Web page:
Steam may think they’re staying on neutral ground with their decision, but where the dignity of females, of traditional relationships and human urges, and even humanity itself, is concerned, they actually have taken a side: the side where humans are nothing other than indiscriminate fleshbags whose sole purpose in their lives is to sexually satisfy other humans. And don’t get me started on ‘Parental Controls’ or whatever, because that doesn’t even solve the problem by a long shot; it’s nice to have so young ones and people that hate such adult content don’t have to deal with them on the market, but even those controls don’t extend to the market catalog. What needs to happen is a mass exodus of people from the video game marketing giant; gamers will have their interests, but a large number of them needs to know that objectifying females and designing them for the purpose of being sexually assaulted is a big deal, and cannot be ignored in a society where we’re seeing the likes of Bill Cosby, Roman Polanski and Harvey Weinstein pay the price for the sexual assaults they’ve committed and the dreams they’ve broken over the years. That same number also needs to know that the human body was never created to have sexual relations with non-human creatures, and there is absolutely no pride whatsoever in seeing oneself as some non-human creature, and even having sexual fantasies over them (We are humans for crying out loud; it is our kind that discovered fire, invented the light bulb, invented the telephone, built works of art like the Statue of Liberty, the Eiffel Tower, the Empire State Building; why lower ourselves to the appearances of creatures who care about nothing else than survival of their species and suitable territory to inhabit?). Also, video game developers that don’t make games for the purpose of sexual gratification or any other adult-themed reason need to be informed to sell/distribute their games through their official websites, or via other digital shops where the risk of running across such sordid content is really low (like the Microsoft Store… for now).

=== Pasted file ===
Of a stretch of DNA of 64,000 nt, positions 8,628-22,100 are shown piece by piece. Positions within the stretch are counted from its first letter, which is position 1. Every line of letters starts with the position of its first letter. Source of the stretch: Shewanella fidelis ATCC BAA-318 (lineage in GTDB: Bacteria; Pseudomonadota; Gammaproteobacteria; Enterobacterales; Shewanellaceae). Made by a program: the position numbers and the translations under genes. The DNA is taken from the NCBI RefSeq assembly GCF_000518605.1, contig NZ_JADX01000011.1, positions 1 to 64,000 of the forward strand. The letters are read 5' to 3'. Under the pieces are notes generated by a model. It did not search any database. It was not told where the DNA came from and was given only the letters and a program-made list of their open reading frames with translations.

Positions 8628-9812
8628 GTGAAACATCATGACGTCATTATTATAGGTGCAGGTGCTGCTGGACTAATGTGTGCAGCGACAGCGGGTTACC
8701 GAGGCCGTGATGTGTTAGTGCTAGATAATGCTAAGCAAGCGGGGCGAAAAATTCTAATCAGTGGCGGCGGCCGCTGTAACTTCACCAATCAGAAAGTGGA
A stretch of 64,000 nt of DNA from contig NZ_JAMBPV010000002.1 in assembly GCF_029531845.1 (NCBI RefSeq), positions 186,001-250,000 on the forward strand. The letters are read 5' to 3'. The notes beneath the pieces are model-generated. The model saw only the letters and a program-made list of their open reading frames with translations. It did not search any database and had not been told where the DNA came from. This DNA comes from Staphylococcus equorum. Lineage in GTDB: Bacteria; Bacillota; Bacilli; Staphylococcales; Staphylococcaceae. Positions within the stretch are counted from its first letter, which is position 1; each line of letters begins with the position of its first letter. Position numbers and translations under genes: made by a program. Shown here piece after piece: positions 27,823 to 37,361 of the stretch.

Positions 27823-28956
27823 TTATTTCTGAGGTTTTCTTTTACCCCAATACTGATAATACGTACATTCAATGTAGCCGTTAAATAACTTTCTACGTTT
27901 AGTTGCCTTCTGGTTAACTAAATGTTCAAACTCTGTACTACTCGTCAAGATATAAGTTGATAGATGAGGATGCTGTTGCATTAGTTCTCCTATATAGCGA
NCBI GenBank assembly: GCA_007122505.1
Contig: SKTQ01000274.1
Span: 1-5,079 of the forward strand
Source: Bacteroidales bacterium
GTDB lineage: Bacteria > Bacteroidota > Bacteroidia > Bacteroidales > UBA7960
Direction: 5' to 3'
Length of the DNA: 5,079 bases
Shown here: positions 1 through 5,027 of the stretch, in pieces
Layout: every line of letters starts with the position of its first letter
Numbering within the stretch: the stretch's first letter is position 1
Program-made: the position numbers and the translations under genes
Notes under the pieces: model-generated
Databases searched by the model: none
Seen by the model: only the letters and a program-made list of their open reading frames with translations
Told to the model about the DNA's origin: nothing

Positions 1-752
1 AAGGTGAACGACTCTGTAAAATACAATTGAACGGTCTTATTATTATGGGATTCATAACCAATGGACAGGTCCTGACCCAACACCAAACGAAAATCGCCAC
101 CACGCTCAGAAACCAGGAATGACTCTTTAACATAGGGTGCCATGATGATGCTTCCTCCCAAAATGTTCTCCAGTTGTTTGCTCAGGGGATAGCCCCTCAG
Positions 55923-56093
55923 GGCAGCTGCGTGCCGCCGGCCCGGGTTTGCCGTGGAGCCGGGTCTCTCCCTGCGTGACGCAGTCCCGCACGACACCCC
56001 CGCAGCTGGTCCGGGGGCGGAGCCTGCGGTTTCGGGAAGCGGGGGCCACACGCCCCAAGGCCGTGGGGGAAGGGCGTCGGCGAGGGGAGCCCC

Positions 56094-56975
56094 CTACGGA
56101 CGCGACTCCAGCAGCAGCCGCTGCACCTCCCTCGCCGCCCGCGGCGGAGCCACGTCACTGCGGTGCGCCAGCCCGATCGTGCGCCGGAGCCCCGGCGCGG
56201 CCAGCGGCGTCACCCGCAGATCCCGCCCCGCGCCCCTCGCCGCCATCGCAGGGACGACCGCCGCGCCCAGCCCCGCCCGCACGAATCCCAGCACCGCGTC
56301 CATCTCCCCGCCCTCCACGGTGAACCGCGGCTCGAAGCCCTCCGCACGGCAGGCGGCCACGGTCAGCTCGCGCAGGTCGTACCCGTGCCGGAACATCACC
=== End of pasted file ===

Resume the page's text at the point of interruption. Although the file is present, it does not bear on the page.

Steam, through their decision, has made it clear to the people that rely on it for entertainment through gaming; they only care about profits, not doing their part to stem sexual deviancy and disrespect in the communities they operate in. Gamers, be they religious or non-religious, need to let Steam know that sexual content is far from OK to distribute with impunity on their market, lest they may have several PR problems on their hands, followed by a gradual descent into irrelevancy.

      Reply
    2. Susan Carter on

      My kid has Steam! What should I do?

      Reply
      • Chris McKenna on

        Hi, Susan – although this is an unfortunate move by Steam, there are pretty strong parental controls that you can use to limit exposure to these the more violent and pornographic games on Steam. You can follow these instructions for setting those up.

        Regards,
        Chris